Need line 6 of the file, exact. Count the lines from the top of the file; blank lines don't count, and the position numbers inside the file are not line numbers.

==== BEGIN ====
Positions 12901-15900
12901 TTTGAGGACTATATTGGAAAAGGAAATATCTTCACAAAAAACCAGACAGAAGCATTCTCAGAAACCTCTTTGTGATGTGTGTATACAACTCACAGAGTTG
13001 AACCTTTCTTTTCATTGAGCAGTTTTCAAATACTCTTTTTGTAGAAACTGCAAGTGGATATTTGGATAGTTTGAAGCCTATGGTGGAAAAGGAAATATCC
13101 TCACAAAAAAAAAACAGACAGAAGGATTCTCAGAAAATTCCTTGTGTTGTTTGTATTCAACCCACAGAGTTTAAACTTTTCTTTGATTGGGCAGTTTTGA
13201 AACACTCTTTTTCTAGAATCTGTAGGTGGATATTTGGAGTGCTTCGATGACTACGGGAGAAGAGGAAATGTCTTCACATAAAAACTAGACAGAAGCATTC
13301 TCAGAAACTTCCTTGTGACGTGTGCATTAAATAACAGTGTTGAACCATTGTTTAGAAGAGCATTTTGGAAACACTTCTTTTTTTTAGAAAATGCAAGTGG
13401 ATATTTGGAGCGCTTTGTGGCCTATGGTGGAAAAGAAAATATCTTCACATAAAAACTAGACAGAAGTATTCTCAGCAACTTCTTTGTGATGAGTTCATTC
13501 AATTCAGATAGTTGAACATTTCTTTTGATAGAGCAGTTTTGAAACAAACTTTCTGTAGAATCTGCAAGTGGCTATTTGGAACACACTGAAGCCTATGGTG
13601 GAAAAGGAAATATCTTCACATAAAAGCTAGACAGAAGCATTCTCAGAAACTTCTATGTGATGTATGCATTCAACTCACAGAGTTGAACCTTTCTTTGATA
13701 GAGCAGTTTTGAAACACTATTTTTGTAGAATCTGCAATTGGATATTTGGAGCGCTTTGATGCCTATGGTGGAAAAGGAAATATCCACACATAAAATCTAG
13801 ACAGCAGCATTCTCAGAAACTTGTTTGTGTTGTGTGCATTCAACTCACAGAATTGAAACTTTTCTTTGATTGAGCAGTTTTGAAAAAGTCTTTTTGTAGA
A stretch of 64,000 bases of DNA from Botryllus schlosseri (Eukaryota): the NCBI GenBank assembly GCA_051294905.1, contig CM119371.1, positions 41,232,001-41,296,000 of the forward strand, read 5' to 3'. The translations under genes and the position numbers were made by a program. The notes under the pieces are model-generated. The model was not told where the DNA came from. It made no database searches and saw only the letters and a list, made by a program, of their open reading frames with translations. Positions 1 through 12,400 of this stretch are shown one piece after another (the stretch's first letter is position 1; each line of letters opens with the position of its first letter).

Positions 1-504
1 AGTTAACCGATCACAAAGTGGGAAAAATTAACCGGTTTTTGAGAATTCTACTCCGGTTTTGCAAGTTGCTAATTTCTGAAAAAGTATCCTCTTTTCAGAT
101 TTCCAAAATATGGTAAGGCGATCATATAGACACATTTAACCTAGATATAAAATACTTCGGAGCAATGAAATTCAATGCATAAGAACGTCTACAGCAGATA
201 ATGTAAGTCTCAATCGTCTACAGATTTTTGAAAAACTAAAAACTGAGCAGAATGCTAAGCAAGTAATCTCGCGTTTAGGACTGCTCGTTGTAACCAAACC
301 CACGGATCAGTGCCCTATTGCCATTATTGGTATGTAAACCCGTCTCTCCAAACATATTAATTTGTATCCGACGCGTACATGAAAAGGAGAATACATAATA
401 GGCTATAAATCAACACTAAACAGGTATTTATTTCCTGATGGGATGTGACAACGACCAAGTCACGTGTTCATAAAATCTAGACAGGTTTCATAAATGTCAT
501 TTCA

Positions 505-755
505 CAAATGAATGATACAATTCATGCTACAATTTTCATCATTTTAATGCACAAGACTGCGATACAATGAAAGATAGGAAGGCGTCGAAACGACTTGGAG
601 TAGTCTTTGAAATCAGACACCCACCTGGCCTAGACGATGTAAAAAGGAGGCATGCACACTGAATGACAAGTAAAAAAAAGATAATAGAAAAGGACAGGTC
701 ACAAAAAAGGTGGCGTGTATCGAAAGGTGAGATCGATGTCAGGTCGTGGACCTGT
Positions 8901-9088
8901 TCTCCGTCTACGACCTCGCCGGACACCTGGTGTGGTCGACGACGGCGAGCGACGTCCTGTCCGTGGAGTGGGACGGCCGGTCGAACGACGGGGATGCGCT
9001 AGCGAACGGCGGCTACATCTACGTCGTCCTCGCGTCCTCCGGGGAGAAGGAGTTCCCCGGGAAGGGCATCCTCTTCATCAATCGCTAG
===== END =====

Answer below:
13301 TCAGAAACTTCCTTGTGACGTGTGCATTAAATAACAGTGTTGAACCATTGTTTAGAAGAGCATTTTGGAAACACTTCTTTTTTTTAGAAAATGCAAGTGG